In reports released from the Centers for Disease Control, deaths among the African American communities has sharply declined; largely their analysis cites diminishing AIDS infection rates as the source of triumph. But there is another gem: the African American community has only suffered a slight rise in overdose deaths.
The gap between death rates in African American communities and white communities have decreased by two-thirds.
While celebration is in order for the African American community for skirting deaths of what is continuing to prove the most fatal silent epidemic in the United States, the reason behind the disparity in death rates from overdose is less than kosher.
Dr. Kolodny, who is a senior scientist of the Heller School for Social Policy at Brandeis University and the chief medical officer of Phoenix House Foundation says,
“The answer is that racial stereotypes are protecting [African Americans] from the addiction epidemic.”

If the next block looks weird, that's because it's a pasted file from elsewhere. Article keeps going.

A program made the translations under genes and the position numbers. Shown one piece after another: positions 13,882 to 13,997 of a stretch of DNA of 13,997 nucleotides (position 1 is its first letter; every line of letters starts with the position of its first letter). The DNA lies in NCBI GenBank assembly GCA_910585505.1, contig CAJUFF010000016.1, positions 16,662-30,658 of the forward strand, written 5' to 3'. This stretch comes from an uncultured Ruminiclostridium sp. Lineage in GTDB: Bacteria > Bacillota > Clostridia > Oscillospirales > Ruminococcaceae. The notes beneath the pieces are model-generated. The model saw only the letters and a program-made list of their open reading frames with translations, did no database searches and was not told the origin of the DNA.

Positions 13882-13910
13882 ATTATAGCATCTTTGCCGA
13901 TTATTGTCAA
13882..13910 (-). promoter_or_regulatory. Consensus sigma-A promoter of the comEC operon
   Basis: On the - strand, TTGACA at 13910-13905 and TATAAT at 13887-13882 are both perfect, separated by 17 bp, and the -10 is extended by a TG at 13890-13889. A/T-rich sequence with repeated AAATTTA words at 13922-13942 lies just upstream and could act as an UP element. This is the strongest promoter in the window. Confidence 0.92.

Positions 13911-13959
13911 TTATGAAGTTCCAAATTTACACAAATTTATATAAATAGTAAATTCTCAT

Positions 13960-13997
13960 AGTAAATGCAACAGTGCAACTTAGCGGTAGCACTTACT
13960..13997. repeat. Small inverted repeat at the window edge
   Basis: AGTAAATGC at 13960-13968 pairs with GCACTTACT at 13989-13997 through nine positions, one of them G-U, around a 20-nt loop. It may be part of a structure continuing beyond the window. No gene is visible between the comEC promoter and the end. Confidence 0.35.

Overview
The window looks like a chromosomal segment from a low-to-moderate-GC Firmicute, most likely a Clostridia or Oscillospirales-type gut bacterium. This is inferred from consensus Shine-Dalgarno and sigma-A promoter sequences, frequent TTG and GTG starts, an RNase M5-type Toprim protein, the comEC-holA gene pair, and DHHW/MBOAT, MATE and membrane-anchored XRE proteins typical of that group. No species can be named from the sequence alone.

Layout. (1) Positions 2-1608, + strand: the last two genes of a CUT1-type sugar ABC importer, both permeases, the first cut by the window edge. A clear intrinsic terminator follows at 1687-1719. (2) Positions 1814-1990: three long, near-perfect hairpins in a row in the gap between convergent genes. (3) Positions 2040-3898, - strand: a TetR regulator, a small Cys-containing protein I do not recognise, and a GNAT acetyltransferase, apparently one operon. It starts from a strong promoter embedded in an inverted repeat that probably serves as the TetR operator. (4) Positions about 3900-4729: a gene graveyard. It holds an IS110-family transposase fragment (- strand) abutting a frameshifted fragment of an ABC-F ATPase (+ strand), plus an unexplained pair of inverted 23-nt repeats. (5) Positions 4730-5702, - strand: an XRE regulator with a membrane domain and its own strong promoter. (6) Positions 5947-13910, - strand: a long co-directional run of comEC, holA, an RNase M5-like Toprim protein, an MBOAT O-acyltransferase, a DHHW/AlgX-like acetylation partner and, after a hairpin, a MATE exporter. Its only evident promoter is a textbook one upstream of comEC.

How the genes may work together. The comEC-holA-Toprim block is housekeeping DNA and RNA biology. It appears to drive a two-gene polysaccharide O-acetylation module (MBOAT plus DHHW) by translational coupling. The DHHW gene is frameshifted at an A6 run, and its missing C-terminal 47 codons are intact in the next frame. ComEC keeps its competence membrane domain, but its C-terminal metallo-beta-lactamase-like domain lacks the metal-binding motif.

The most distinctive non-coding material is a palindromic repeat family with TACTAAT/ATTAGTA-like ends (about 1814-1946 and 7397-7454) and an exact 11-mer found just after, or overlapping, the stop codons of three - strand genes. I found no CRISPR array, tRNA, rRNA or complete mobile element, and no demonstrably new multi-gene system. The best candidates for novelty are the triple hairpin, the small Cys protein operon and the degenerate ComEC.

The reason? Medical doctors are less willing to prescribe opiate based medications to blacks for fear of substance abuse, and the selling of prescription medications.
A bittersweet blow for certain.
Overdose Statistics from 2011 – 2013
Overdose Deaths Rates in 2014:
1. Opiate Overdose Deaths in 2014: 5,550 50% increase from 2013 (CDC)
2. Heroin Overdose Deaths in 2014: 10,574 (CDC)
3. Half a million Americans Perished from Overdoses from 2000 to 2014. (CDC)
4. Deaths from Oxycodone and hydrocodone (Dilaudid) increased 9% from 2013 to 2014
1.Women Overdoses from Rx Drugs Increased 400% from 1999-2010 (CDC)
2. In 2013 Drug Overdose was the leading cause of injury and fatality (CDC)
3. In 2013 Overdoses Caused More Deaths than Car Accidents (CDC)
Overdose Death by Prescriptions (CDC)
1. Out of 2.5 million Emergency Visits in 2011:
2. 1.4 Million Are Ascribed to Rx Drugs
3. 501,207 Cases for Anti-Anxiety & Insomnia Medications
4. 420,040 Opiate Painkillers (or Analgesics)